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Helping Students Navigate Educational Technology

The idea of college students as “digital natives” is pervasive in the teaching literature. Even in mainstream media, outlets like CNN and PBS are discussing the need to reach across the “digital divide” to engage this new breed of student in the classroom. Interestingly, professors are often surprised to learn how little these “natives” actually know about technology as it is commonly used in higher education. Ask your average 18-year-old what apps and programs they use, and you may be surprised at their responses.

For example, according to, the “most popular college student” apps include:

Generally, then, younger college students’ use of technology is primarily focused on shopping, engaging with others on social media, and consuming music and videos. Notably absent on this list are many of the apps professors would expect to actually help college students succeed, such as a calendar, task list, or email program.

Although today’s students may have grown up with Google, this does not mean that they will understand the basics of what professors are asking them to do with technology in a higher education setting. However, these skills, which include using technology for academic and business purposes, are imperative for their long-term success.

Consider these relatively basic tasks:

  • Double-spacing and adding page numbers to a document
  • Converting a file to PDF
  • Uploading an attachment to an email
  • Using a spreadsheet program to add two columns of numbers

These are tasks one might assume “digital natives” should approach with ease, but as many instructors probably know through the experience it’s just not the case. Today’s students are often completely baffled by this kind of practical technology; a problem made worse by their professors’ assumptions that instructions aren’t necessary.

So, then, if students aren’t coming into college with the technological skills they need, what can we do to help students acclimate? Fortunately, the solution is relatively straightforward: don’t assume that they already know how to do something. Be patient and provide directions, just as you would when teaching any new skill.

Here are some ideas for consideration:

  1. Don’t Assume They Know

Spend an hour or so going through your class with an eye for the technical knowledge it requires. Look at your syllabus; read the instructions for your assignments. Note where you’ve made assumptions about students’ knowledge of practical, non-entertainment technology.

  1. Outline What They’ll Need to Do, Step-by-Step

With those assumptions in mind, add instructions for what they’ll need to know to navigate your course successfully.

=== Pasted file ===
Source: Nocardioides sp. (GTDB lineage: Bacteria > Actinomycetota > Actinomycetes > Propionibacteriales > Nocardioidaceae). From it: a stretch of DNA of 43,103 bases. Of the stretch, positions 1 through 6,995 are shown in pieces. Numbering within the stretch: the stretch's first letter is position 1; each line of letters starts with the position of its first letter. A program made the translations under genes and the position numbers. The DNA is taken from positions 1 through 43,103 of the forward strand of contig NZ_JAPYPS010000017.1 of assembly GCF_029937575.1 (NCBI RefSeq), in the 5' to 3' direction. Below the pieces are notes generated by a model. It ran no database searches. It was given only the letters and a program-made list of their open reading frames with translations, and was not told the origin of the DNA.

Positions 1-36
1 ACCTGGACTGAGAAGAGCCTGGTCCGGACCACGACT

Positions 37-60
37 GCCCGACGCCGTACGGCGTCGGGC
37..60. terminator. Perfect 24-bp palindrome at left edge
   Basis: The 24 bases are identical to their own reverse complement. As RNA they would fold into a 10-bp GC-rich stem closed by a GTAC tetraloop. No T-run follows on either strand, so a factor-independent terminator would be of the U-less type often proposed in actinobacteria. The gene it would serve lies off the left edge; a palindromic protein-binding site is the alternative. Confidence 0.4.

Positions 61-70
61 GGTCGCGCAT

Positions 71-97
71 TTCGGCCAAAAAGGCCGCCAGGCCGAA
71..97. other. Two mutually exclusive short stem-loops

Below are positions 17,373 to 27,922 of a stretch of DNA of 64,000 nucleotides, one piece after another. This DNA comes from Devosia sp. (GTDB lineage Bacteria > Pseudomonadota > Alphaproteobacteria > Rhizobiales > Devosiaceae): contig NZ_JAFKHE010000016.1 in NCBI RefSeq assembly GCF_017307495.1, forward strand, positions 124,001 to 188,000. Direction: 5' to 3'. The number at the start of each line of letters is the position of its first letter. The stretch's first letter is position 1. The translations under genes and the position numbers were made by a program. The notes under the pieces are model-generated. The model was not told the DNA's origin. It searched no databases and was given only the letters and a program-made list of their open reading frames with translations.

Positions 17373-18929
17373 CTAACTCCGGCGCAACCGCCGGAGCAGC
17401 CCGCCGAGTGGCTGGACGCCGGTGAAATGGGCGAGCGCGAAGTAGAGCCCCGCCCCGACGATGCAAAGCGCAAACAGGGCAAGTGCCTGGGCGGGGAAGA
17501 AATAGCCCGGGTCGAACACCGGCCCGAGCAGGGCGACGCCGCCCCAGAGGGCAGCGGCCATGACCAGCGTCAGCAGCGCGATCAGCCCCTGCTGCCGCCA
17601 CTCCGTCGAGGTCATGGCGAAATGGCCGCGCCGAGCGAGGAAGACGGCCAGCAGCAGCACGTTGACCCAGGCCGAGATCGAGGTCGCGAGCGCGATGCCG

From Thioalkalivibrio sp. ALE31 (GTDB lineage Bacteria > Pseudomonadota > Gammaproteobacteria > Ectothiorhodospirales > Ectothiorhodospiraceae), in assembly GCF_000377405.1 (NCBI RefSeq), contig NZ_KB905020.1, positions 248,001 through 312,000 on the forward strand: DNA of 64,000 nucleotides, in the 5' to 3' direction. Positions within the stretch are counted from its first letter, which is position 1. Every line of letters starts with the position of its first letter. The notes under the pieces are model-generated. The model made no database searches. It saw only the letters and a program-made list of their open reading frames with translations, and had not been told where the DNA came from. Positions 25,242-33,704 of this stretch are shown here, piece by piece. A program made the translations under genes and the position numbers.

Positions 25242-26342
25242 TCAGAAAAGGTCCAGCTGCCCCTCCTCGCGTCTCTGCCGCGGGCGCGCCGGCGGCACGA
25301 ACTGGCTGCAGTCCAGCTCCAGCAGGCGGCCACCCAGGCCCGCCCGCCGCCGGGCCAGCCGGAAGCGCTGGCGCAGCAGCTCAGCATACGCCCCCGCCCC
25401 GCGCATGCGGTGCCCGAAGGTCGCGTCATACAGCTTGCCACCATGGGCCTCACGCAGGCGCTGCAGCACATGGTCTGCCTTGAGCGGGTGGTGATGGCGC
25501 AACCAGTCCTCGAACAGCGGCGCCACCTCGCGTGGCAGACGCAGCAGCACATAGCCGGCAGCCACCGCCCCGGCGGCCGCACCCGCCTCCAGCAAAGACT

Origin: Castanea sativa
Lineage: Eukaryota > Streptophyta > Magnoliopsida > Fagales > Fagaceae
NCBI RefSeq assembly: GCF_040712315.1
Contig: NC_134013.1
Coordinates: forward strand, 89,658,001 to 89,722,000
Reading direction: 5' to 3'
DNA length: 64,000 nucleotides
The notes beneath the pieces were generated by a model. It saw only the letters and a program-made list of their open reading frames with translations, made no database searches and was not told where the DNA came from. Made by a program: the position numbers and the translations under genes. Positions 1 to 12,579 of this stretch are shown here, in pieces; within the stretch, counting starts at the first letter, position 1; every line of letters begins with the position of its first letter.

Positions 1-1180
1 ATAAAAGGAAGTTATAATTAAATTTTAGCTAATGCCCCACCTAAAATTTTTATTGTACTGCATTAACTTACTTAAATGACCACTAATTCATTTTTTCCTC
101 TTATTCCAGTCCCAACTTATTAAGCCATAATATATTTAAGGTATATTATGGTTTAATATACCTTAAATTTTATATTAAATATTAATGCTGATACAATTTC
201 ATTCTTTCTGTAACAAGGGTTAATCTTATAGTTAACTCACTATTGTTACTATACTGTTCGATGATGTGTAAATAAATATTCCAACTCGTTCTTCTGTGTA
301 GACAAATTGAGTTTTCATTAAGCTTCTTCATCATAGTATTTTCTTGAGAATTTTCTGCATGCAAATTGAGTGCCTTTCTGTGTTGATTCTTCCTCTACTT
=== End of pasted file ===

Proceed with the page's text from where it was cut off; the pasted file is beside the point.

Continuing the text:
• If they are required to write a paper using 12-point Times New Roman font and ½ inch margins, provide instructions for changing the font and setting margins.
  • If they need to submit assignments through your LMS, show them how to attach their document and check that it was submitted successfully.
  • If students are required to use an outside website or 3rd party program, provide instructions (either written, video, or both) and links to any sort of FAQ or customer service help that might be included.
  1. Set Clear Expectations

Don’t assume that they are already doing something just because you’re doing it. Make your expectations clear. For example, if students will need to check their email daily to receive announcements in your class, instruct them to do so.

Although “digital natives” aren’t used to seeing technology as a tool for education, we know that tech can allow us to do some very creative and impactful things. So, don’t underestimate the idea of meeting the students where they are and letting them teach you a thing or two about their world!

Here are a few assignments you might try that take advantage of what digital natives do best:

  • Ask them to find a song or video exemplifying a key concept you covered in class. Better yet, ask them to record their own!
  • Have them create a fake text conversation with a friend about a topic that is relevant to your class. Explaining things in their own terms will help them understand it better.
  • Use social media, especially as an extra credit tool. I have given extra credit assignments where I’ve asked current students to tweet out advice for the next semester’s incoming students. For example:

#WhatILearned #PsychWithDrC
Meeting new people is fun! Till you get
to the psychopath/sociopath chapter.
After that everyone is a suspect.

When you study, don't just read through
your notes, make connections to other
concepts and real-life events to
remember things better #WhatILearned

Ask students for ideas applying their favorite apps to assignments in your class. They’ll enjoy the challenge and the ability to influence the makeup of their assignments, and you’ll get a fresh perspective on your material.